Kingston scoops “Best place to work in IT” award

By | March 3, 2006

Kingston Communications’ information technology team (Group IT) has beaten numerous other IT departments across the UK to be awarded the ‘Best Place to Work in IT’ Award 2006 in the Utilities and Communications category.

The awards are organised by leading computing magazine Computer Weekly who selected KC’s IT department after reviewing hundreds of entries for their annual awards.

The awards, which are dedicated to highlighting and rewarding employment best practice in the IT industry, attracted entries from both private and public sector organisations throughout the UK.

According to Computer Weekly, Kingston Communications won the award after demonstrating its leadership in creating a stimulating working environment, projects, training and benefit packages that attract and retain staff.

Judges at this year’s event said “This year we dispensed with the shortlist because there was a gulf between the winners and everyone else. It was an open and shut case”

“Winning this award is just fantastic,” said Philip Raddon, Group IT Director at Kingston Communications. “It’s a testament to all the hard work that the team here have done to make sure we offer a rewarding and stimulating environment for our employees to work in.”

“We want to ensure that employees are inspired throughout their continued professional development and have the opportunity to be involved in the key initiatives driving IT forward.”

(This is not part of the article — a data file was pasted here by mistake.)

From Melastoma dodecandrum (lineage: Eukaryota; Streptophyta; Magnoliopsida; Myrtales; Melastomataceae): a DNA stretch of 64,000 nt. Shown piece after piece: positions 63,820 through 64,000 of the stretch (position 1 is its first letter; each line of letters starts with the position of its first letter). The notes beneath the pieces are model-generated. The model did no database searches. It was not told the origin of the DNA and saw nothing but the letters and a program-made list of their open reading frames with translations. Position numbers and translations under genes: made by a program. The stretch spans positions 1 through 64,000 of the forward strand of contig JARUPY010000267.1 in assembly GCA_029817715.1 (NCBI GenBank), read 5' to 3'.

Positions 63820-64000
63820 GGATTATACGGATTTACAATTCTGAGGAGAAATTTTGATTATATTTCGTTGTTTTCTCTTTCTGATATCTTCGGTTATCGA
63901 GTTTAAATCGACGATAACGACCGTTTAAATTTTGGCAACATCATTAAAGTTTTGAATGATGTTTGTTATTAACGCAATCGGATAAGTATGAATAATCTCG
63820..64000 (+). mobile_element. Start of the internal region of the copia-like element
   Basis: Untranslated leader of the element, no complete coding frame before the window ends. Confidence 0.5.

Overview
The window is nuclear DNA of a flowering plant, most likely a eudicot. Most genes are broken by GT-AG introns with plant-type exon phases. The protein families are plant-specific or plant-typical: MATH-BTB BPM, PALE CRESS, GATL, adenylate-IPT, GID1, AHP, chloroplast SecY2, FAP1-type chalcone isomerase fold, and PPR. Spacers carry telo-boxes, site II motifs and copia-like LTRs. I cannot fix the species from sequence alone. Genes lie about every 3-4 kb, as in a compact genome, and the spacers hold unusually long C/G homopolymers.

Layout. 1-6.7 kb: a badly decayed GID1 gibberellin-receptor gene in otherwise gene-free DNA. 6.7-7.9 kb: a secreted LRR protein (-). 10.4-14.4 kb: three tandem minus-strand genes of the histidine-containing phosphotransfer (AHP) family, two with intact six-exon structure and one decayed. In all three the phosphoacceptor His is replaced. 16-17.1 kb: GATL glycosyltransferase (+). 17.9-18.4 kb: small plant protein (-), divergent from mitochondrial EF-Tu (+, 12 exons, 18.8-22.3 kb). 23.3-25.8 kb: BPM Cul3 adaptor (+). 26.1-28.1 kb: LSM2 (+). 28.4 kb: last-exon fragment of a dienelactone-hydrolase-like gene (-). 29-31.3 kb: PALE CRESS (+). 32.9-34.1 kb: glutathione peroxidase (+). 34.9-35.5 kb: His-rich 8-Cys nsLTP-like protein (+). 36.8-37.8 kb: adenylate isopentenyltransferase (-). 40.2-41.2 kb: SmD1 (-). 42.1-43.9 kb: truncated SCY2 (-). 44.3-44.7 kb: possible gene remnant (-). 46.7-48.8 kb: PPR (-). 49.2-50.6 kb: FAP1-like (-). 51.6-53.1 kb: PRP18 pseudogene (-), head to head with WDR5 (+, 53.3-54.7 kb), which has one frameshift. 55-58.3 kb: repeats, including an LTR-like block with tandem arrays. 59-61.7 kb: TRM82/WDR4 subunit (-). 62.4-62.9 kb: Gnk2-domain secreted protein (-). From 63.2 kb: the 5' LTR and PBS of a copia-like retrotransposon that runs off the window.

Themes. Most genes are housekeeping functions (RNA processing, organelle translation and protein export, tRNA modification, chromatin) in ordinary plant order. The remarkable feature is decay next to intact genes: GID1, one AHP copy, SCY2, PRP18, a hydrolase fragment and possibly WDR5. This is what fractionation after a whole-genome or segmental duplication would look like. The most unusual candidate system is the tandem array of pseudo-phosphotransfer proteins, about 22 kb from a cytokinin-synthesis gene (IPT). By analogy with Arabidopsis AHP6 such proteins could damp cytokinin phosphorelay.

Kingston currently employs 220 IT professionals, who between them support around 2500 staff.

The company has a number of ongoing schemes to improve the working environment of its IT team, including an internal communication programme, staff development and satisfaction initiatives as well as team building events.

A spokesperson for Computer Weekly said “Employees who have a good working environment will be enthusiastic, pay attention to quality and go the extra mile to ensure excellence of the products and services their organisations provide. This in turn will reflect itself in the organisation’s overall performance, thus creating a virtuous circle.

The core judging criteria were positive working environment, continued professional development, evidence of work/life balance, and equal opportunities.

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